As you may realize, the drill-down capacity of Live Maps grants link recipients access to a large number of pages. The users may drill-down into Live Maps service perspective maps, related services, and any of their components. As a result, users who are granted drill-down capacity have access to view any Managed Entity page, Live Maps view page, or Service Map page that the provided credentials grant access to and to which they obtain the address. Due to this, it may be desirable to embed credentials for accounts that only have the minimum necessary scope in SCOM when drill-down is enabled.
Header Bar Options
Another benefit of the “Hide Headers and Disable Navigation” option is the increased screen real estate. If you don’t have a lot of space, or don’t need that reminder that you are on the Service Overview page, this option is for you. A static link to the Live Maps Home with the header hidden allows you to use Live Map in full screen.
By now it should be pretty clear what the “Disable Drill Down” option is for. If both “Disable Drill Down” and “Hide Headers and Disable Navigation” are selected, then the page will render with no header and no links to drill-down into. This allows the recipient to see the specified page, and nothing else.
It may be less clear what would happen if you select “Disable Drill Down”, but not “Hide Headers and Disable Navigation”. This option keeps the header bar, without a navigation menu or link to the homepage, so you can include a simple title bar without exposing any other pages of Live Maps.
Note that the header bar does not contain a navigation menu. The logo in the top left is disabled.
A note on using multiple links
If either navigation restriction option is selected, the recipient of the link will be restricted to some subset of the pages of Live Maps. If the recipient attempts to manipulate the URL manually (for example, targeting the home page by removing the parts of the URL after “/LiveMapsUnityPortal/”), they will be redirected back to the page targeted by the link.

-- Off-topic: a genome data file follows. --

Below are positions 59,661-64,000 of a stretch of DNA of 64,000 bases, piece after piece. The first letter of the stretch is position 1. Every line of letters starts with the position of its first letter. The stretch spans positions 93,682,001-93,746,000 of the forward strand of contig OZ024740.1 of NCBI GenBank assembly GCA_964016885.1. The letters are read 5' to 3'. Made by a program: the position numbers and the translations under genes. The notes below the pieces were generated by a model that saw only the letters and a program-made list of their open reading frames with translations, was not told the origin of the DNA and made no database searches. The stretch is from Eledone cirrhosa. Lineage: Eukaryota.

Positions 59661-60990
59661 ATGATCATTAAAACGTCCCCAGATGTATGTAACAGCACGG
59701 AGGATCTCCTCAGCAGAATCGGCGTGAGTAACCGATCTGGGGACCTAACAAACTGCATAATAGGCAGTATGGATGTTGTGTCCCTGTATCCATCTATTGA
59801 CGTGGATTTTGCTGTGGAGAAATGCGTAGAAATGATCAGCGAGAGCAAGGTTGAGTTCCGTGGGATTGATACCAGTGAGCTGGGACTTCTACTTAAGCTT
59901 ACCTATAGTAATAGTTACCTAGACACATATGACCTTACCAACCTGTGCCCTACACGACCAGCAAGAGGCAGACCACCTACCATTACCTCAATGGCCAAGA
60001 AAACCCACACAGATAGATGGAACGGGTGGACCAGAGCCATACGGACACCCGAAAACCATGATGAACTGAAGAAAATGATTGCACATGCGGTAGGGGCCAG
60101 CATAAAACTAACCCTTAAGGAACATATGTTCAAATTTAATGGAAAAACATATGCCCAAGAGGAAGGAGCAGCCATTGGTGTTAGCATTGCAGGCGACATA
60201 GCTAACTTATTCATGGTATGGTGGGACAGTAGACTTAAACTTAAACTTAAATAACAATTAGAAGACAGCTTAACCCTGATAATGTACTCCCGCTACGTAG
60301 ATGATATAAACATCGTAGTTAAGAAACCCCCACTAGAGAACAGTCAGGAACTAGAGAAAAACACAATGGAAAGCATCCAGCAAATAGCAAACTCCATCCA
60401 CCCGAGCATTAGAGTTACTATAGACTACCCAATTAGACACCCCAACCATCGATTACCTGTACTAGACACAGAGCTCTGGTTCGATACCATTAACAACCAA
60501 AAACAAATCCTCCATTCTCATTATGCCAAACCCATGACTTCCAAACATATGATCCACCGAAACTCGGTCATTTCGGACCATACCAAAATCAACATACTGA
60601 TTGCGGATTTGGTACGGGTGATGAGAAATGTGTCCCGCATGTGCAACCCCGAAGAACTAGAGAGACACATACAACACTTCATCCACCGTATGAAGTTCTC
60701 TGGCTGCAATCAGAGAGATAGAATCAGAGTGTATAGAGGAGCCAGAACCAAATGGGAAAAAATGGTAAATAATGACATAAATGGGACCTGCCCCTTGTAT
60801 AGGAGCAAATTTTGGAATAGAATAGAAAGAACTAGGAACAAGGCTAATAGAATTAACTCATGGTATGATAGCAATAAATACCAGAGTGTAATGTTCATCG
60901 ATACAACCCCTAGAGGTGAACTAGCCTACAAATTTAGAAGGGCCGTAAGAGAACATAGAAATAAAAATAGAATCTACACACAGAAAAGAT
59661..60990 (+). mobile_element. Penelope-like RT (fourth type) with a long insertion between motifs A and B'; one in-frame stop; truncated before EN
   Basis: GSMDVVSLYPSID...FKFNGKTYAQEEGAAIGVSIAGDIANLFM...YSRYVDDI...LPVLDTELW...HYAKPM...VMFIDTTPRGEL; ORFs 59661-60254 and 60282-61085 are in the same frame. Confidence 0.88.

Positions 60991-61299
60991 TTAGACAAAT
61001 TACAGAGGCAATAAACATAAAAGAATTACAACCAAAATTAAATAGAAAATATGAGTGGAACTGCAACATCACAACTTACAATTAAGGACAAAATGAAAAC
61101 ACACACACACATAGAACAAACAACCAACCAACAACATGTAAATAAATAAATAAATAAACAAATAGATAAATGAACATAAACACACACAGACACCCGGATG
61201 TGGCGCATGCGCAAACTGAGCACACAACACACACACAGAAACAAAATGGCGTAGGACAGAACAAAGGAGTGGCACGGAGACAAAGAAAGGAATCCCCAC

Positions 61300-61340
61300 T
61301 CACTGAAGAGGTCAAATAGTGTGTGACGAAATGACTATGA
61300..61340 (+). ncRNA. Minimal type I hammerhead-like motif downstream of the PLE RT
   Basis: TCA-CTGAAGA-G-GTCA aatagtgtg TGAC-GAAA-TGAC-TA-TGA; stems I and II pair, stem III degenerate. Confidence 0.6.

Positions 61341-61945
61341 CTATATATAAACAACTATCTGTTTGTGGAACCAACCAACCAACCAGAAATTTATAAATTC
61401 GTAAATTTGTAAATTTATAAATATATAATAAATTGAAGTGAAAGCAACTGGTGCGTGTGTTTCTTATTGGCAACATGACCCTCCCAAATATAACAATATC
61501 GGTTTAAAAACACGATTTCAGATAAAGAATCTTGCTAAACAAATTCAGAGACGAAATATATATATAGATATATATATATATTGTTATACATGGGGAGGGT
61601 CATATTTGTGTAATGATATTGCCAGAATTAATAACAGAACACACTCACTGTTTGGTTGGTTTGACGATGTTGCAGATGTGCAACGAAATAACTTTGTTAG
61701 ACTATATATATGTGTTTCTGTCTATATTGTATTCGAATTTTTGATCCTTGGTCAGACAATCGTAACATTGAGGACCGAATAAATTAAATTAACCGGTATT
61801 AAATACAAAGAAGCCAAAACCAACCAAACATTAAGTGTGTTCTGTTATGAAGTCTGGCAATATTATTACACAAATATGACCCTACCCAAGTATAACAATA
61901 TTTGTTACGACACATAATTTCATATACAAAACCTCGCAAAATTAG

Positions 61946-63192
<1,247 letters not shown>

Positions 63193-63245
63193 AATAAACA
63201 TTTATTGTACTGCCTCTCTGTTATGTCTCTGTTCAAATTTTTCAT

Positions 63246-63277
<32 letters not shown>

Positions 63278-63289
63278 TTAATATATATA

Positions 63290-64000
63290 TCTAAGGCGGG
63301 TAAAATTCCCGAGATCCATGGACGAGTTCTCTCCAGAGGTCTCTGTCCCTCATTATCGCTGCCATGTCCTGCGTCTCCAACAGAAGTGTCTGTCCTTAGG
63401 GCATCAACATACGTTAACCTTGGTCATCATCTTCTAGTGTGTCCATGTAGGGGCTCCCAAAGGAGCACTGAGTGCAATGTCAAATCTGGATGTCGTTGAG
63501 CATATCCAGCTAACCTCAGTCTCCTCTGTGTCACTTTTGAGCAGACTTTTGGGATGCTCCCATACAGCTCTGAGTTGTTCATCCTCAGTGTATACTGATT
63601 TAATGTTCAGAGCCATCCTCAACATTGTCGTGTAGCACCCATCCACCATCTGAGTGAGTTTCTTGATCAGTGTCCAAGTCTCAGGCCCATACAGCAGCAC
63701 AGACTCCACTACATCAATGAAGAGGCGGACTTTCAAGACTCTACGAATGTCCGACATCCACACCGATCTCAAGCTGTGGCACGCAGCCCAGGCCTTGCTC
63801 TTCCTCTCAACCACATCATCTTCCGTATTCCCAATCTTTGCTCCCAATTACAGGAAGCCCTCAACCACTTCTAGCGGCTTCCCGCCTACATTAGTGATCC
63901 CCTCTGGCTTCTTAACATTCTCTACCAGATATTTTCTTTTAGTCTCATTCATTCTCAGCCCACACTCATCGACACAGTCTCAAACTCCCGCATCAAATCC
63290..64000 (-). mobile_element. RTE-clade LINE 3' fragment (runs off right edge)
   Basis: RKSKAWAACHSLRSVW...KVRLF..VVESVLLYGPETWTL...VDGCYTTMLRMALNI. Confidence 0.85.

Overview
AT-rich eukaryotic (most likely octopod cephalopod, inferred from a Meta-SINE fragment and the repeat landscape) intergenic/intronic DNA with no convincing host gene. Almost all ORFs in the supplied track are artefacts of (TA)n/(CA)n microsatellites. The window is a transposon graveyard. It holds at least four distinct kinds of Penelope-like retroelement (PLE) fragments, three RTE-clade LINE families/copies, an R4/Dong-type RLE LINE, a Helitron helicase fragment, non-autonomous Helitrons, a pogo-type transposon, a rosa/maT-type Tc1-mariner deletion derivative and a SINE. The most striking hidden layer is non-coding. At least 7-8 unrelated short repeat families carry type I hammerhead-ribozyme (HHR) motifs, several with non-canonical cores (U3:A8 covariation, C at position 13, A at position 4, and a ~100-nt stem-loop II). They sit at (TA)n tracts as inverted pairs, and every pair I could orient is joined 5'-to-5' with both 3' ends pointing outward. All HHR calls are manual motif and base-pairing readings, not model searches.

Each static URL has its own set of credentials and creates its own session with the web server, in the same way a normal connection to Live Maps is made through the login page. A single browser cannot maintain more than one session with a single web server, so only one static URL can be in effect in a browser at one time. The settings of the most recently used static URL will dictate the browser’s connection. For example, if you use one static URL in a browser, and then use another static URL in the same browser, the options and credentials of the second static URL will become associated with that session.
As a result, if the first static URL’s target page is not accessible via the specifications of the second static URL, the first page will no longer be accessible. That means that if a hard refresh occurs (manually or via auto-refresh on the custom and system dashboards), the request will be redirected to the target of the second static URL. Problems may also arise if the latest static URL does not permit drill-down. In that case, attempts to drill-down into other pages will be redirected to the target of the most recently entered static URL.
The moral of the story is that settings specified in a static URL affect all connections between that browser and the web server. This relationship is updated when a new link is used, but if more than one link is opened and their settings are not compatible, the most recently used static URL dictates which rules are in effect.
How to manually edit bookmarks
In Chrome, right-click on your bookmark and select “Edit” and enter the static URL in the URL field.
In FireFox, select “Properties” from the context menu and enter the static URL into the “Location” field.
In Internet Explorer, select “Properties” in the context menu and enter the static URL into the URL field.
We hope that you will be able to make good use of our Read-only dashboards feature and share information with other users within the organization. They are a great way to share dashboards with other stakeholders even if they do not have access to SCOM, allowing them to access the critical data they need and ensuring that credentials are not abused while controlling exactly the level of information they want to expose from SCOM.
If you haven’t tried Live Maps yet, you can try it in your own environment and check out how all the new features we have added in our latest release can help you to get much more out of SCOM.